• Extra pair of reading glasses and sunglasses.
  • Drinking water – One gallon per day per person if you’re driving through a desert.
  • Nutritious snacks – Granola bars are a convenient source of calories that don’t need refrigeration.
  • Blankets or a sleeping bag – If you get stuck somewhere at high altitude or overnight, you won’t want to waste fuel to run the heater and staying warm is critical.
  • Phone car charger – Test it before you leave to be sure you have the proper connections. I also carry a fully charged external charger.
  • Printed contact information for family and friends. We all rely on our smart phones to store our information these days, but if its batteries are dead, you won’t be able to retrieve any information in case of an emergency.

Travel is so important for me, not just as a welcomed relief from my everyday life, but to remind me how big the world is and how varied and exciting it can be when I get out into it. Staying safe and feeling confident in my abilities to venture out sets me free to experience more than the well-traveled path. 

The Story of the Road-Tripping Grandmother

Mary Lou Harris, another Sixty & Me contributor, shares with us the story in the New York Times article about a grandmother, Su Min, who was fed up with staying home. “Life was just too upsetting,” she said and headed out on a road trip with no particular destination. And where does she spend her nights? Well, of course in a rooftop tent above her car.

I’m thinking this desire for women to get away on a road trip must be a worldwide phenomenon. Although her reasons to head out on a solo road trip were different than mine, Su Min’s need to get away was strong. So strong, in fact, for this grandmother from Central China that she didn’t just daydream about it, she took action.

Apparently, after living the dutiful life of a wife, mother and grandmother, Su Min decided it was time to exit the life of expectations. Now, although she is traveling alone, there are more than a million social media followers on the journey. She has been on the road for six months with no end in sight.

She posts videos on the Chinese version of Tik-Tok. In her posts, she speaks of a lonely and sometimes violent marriage.

What Hides Behind This Urge?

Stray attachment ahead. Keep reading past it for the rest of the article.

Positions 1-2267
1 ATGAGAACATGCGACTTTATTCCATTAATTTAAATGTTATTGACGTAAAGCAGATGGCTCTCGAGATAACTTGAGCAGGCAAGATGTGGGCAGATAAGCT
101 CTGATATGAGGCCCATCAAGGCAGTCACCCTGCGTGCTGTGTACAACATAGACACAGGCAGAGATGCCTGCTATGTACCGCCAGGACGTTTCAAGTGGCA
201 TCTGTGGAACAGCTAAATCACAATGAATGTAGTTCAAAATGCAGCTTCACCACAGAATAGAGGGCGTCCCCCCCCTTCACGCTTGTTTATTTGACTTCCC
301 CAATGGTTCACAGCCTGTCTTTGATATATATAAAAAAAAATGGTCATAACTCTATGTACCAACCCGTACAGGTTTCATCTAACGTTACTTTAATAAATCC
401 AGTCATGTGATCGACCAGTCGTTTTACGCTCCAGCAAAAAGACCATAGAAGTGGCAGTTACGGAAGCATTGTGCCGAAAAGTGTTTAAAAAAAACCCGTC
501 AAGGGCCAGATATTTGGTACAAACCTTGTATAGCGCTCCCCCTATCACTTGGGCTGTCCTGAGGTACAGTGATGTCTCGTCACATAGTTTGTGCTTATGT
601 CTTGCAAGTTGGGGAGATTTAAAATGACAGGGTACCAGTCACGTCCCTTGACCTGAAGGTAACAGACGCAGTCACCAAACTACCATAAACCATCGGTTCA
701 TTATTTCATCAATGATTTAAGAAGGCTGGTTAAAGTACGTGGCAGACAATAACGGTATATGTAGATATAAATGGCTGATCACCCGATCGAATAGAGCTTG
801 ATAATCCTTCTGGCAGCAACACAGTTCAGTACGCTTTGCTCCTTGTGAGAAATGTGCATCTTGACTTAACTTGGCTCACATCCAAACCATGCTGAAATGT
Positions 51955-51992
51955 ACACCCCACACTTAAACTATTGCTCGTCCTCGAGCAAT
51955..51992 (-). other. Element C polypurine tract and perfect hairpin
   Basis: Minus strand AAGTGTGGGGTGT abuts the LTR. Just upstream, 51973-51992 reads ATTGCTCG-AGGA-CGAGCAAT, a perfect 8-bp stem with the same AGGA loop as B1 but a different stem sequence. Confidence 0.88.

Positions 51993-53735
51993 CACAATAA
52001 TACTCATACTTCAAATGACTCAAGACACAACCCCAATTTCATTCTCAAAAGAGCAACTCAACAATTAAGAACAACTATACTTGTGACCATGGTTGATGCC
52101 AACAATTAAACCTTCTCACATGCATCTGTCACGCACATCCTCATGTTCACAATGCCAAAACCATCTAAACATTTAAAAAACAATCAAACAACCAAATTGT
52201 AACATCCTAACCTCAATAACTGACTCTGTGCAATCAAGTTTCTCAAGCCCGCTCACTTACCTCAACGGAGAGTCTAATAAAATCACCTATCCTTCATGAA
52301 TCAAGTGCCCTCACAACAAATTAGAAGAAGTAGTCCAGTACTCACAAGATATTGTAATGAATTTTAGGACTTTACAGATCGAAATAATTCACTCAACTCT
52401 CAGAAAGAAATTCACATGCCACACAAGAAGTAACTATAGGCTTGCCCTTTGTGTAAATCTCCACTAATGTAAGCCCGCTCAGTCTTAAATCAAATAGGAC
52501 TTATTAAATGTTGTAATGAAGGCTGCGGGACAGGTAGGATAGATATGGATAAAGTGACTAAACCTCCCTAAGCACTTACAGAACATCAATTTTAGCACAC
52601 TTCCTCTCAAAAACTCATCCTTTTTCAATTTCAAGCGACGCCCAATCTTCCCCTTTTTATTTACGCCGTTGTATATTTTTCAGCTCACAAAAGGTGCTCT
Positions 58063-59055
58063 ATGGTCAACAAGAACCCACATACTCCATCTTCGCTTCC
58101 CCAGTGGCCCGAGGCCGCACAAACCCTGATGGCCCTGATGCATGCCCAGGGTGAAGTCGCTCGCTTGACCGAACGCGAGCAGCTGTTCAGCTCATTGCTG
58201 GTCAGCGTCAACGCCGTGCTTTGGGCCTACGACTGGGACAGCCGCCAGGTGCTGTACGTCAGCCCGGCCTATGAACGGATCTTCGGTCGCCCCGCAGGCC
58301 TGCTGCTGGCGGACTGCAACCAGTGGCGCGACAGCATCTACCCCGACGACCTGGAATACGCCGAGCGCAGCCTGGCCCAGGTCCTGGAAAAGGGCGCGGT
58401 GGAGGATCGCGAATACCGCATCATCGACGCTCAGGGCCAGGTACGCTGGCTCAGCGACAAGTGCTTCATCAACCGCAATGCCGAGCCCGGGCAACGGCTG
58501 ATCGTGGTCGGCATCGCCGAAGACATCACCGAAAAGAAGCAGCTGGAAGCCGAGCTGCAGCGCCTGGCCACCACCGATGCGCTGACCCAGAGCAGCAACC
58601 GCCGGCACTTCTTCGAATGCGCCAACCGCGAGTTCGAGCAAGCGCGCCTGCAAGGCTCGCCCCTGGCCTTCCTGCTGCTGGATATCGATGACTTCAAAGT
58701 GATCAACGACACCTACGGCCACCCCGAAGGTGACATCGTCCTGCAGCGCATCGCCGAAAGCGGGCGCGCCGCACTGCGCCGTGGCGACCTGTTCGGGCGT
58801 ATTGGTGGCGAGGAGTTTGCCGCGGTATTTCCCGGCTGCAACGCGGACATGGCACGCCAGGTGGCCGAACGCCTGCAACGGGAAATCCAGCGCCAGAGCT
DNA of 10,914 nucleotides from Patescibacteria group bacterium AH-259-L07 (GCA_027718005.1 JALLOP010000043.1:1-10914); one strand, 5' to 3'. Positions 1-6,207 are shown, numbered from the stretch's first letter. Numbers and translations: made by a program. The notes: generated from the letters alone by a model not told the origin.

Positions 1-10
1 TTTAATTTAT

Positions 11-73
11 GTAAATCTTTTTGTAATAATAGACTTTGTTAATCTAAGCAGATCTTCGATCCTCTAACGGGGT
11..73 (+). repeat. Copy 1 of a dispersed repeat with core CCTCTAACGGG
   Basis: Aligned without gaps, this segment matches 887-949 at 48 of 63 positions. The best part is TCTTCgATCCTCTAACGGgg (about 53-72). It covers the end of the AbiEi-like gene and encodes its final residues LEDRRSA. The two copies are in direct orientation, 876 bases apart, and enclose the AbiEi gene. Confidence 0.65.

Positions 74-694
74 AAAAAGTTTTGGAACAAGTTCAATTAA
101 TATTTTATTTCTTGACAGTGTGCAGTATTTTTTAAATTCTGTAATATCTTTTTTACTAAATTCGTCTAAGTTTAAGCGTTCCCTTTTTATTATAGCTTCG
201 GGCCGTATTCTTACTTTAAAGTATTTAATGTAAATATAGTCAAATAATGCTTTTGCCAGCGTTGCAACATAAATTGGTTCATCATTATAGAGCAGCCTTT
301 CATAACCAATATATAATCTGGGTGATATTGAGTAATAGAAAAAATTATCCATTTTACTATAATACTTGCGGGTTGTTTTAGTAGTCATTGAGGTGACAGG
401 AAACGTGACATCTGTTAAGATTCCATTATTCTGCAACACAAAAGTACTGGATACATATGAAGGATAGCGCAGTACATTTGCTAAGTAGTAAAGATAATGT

This was not a sudden whim on the part of Su Min. She gathered information from many sources and looked for equipment that would best suit her – like a pop-tent that would fit atop her vehicle. Add a portable refrigerator and a rice cooker to the tent and she was on her way.

Su Min’s road trip has her meeting people at every stop, solves problems along the way, and helps her makes friends with other women, young and old, as they share experiences online.

I ponder whether the reason for women who feel this need to hit the road is a general discontent with life. I know women who are in solid relationships without major family problems who, nevertheless, sometimes feel the need to make a solo exit and get away by themselves.

This may be a type of life passage for women who have reached a certain age or time in their life. Su Min is retired, in her 50s and until recently took care of her twin grandchildren. She had done her homework, and this was her window in time.

That Window in Time Is Important

How often does an opening in the calendar come when your grown children and spouse or significant other don’t depend on you, emotionally or physically, to support them in their lives. How many women retire only to find that responsibilities of aging parents come before that grasp for freedom on the road?

Su Min knows she will return to her family at some point but is nowhere ready to do so. She plans to visit most of China and expects it will take two years. Now, that’s a road trip!



Let’s Have a Conversation:

What kind of road trips have you taken in your life? What are some fun adventures or unusual places you’ve found by accident while traveling solo? Have you ever had a serendipitous meeting while traveling solo? Please share your experiences below!

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The Author

Joy Harmon is a writer and former theatrical costumer currently living in Chiang Mai, Thailand. She proudly serves as a board member at the Gate Theater, Chiang Mai's first English language community theater. Please connect with Joy on her website and check out her first novel, Woman on the Road